The Magician's Wife (A William Abrahams Book)

The Magician's Wife (A William Abrahams Book)

Brian Moore

Language: English

Pages: 240

ISBN: 0452279593

Format: PDF / Kindle (mobi) / ePub

Based upon an actual incident from the early days of the French imperialist drive into North Africa, Brian Moore's latest bestseller, The Magician's Wife tells a profound story of political will in conflict with spiritual belief--and of one woman's desires and convictions. Summoned to the grand country estate of Napoleon III, the famed illusionist Henri Lambert and his wife Emmeline are drawn into an elaborate plan to further French influence in North Africa and subdue the rebellious Arab tribes. An ambitious, intelligent man, Lambert will go to desperate lengths to satisfy his emperor. Emmeline, meanwhile, undergoes a spiritual conversion, shedding her former notions of patriotism and propriety in the hot glare of the desert sun. From the splendor and intrigue of the French royal court of the 1850s to the wild majesty of the Sahara, The Magician's Wife is an exciting, exotic, and glamorously seductive novel.

Mary l'Irlandaise

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Une jeune femme en guerre, Tome 2: Printemps 1944 - été 1945




















send me back to Tours with that old servant, she’ll take care of me, he doesn’t have to come, he can stay on for the rest of the week, showing off, talking to the Emperor about whatever it is they want him to do, anyway he’s angry with me, he was furious this morning when I was late for lunch and when I didn’t want to go to the chasse à tir. No one will miss me. I’ll go to bed now. Tomorrow morning, I’ll leave. The phaeton rumbled through the great arches, leading to the central courtyard. As it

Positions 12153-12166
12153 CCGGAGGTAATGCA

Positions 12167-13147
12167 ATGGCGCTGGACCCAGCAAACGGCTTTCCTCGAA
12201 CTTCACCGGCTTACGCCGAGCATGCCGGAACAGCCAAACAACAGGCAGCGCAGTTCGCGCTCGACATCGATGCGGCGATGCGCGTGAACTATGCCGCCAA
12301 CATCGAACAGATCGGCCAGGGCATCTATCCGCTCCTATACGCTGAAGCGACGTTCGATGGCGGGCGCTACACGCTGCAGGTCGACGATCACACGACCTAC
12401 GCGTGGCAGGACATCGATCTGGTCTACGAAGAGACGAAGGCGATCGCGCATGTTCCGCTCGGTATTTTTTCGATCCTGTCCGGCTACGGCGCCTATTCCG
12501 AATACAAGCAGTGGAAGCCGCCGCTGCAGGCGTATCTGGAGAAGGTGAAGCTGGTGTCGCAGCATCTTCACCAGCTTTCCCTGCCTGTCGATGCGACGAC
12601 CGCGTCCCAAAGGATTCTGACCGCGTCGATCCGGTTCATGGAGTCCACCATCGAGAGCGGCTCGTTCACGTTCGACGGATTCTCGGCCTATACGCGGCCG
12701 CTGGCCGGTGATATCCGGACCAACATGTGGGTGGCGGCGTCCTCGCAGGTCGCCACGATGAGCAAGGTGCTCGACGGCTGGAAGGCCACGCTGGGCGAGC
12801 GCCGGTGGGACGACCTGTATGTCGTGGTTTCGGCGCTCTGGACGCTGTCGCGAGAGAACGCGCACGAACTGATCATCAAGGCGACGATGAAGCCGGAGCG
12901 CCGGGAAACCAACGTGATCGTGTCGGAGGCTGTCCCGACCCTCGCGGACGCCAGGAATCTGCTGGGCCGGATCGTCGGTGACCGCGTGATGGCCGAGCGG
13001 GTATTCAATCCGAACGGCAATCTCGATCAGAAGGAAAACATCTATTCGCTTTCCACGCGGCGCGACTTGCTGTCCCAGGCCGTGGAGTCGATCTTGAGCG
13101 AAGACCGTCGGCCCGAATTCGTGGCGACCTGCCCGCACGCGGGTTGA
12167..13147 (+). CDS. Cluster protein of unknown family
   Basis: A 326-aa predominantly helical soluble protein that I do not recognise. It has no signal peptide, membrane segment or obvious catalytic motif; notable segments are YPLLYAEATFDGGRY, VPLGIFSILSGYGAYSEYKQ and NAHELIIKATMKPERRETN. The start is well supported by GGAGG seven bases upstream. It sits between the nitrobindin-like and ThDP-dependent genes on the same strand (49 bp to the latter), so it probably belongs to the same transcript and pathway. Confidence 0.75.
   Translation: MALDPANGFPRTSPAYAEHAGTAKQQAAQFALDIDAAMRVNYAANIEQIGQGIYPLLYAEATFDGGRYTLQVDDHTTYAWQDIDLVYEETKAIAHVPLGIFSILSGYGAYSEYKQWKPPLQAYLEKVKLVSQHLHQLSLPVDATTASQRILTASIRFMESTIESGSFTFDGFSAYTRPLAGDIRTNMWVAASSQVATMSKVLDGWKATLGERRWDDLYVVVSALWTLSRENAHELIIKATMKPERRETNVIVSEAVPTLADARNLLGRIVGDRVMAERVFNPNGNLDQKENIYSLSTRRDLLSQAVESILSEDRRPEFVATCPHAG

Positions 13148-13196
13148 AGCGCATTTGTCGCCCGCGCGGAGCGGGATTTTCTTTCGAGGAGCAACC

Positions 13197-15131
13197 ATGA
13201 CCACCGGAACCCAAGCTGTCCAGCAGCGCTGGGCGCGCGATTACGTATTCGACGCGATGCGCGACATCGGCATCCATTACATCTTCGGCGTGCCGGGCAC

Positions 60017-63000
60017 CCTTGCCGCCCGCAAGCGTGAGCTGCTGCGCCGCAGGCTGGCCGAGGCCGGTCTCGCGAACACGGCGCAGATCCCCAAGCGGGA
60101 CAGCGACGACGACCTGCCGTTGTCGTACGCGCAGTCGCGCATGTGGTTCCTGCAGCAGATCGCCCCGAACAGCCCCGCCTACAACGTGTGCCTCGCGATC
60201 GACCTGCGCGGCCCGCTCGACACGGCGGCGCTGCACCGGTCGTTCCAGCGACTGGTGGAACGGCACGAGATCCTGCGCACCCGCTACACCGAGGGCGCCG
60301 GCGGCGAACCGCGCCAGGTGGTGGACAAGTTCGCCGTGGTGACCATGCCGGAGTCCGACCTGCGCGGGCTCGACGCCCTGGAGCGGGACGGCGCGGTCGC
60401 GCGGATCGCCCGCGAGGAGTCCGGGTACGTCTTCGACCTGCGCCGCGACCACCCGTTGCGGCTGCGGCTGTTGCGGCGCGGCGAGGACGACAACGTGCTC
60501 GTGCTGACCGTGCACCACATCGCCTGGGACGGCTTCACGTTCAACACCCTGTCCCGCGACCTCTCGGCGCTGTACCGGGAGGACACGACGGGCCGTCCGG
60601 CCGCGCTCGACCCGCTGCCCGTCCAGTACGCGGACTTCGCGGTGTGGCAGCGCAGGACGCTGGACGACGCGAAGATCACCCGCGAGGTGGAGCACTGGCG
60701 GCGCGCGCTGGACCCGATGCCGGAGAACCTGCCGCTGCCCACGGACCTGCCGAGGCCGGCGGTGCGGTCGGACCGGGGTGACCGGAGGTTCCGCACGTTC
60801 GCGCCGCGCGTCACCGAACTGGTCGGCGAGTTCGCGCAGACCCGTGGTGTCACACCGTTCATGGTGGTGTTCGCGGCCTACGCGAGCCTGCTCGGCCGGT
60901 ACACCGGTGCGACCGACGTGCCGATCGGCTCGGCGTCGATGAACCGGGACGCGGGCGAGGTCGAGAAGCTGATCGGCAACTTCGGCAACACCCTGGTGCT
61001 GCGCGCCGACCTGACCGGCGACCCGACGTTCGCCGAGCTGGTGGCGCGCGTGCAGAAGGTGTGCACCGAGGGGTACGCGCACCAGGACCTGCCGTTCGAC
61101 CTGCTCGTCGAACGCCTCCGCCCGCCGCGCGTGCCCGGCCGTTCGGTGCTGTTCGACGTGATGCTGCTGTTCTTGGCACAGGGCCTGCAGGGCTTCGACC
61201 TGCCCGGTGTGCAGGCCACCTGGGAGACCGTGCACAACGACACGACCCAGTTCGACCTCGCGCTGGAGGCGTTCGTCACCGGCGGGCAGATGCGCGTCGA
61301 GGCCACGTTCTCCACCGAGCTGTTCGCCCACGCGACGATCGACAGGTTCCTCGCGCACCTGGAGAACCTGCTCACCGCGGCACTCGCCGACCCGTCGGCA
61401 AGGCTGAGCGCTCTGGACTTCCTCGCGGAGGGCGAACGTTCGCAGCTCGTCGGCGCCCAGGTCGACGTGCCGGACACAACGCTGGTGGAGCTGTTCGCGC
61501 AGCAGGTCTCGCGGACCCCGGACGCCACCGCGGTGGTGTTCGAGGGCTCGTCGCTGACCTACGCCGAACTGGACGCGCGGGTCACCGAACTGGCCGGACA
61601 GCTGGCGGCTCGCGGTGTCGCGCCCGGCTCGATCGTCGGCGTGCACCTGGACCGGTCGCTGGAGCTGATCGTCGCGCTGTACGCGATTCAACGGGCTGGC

drum. At 11 a.m. when they had washed and changed, a servant appeared to tell them that they were invited to luncheon with the Governor-General’s principal secretary, Monsieur de la Garde. The meal was served in a shuttered dining room cooled by fans, wielded by Negro servants. The food was French and in addition to Monsieur de la Garde there were present three senior diplomatic officers and their wives. The conversation, after some initial welcoming pleasantries, turned quickly to Maréchal

spread along one wall was a profusion of silken cushions with, in front of them, two long painted trays spread with sweetmeats, fruits, a crystal decanter and glasses. Deniau sat cross-legged on the cushions, inviting her to join him. He poured wine from the decanter, saying, ‘Alcohol, of course, is not permitted in a Moorish house. But then, we are not Muslims, thank God.’ He handed her a glass. ‘Remember Compiègne? Our Brüderschaft toast? Shall we?’ She did not want to do this but did not

‘Monsieur will be here shortly,’ the sergeant told her. ‘Everything is ready as he requested.’ As she sat drinking coffee from a tin mug Emmeline saw, through the main archway of the fort, a commotion of camels in the streets outside. She watched their drivers make them kneel by tapping them with sticks just below the knees. Other drivers shouted to each other over a sea of camel backs, the camels’ heads swaying this way and that, as swollen packs, planks, canteens, and crates bearing Arabic

sickroom she moved away from the bedside, but stood in the rear, listening to what was said. After congratulations and praise, Deniau told him: ‘Henri, we’re planning to leave tomorrow. Did Emmeline tell you? I know she’s against it but – ’ ‘No, no, she told me and I agree completely with your idea.’ ‘I’m glad. It would be a pity to spoil things. Besides, the doctor thinks you’ll manage quite nicely as long as you don’t use your right arm. Well, of course, you can’t use it just now, can you?

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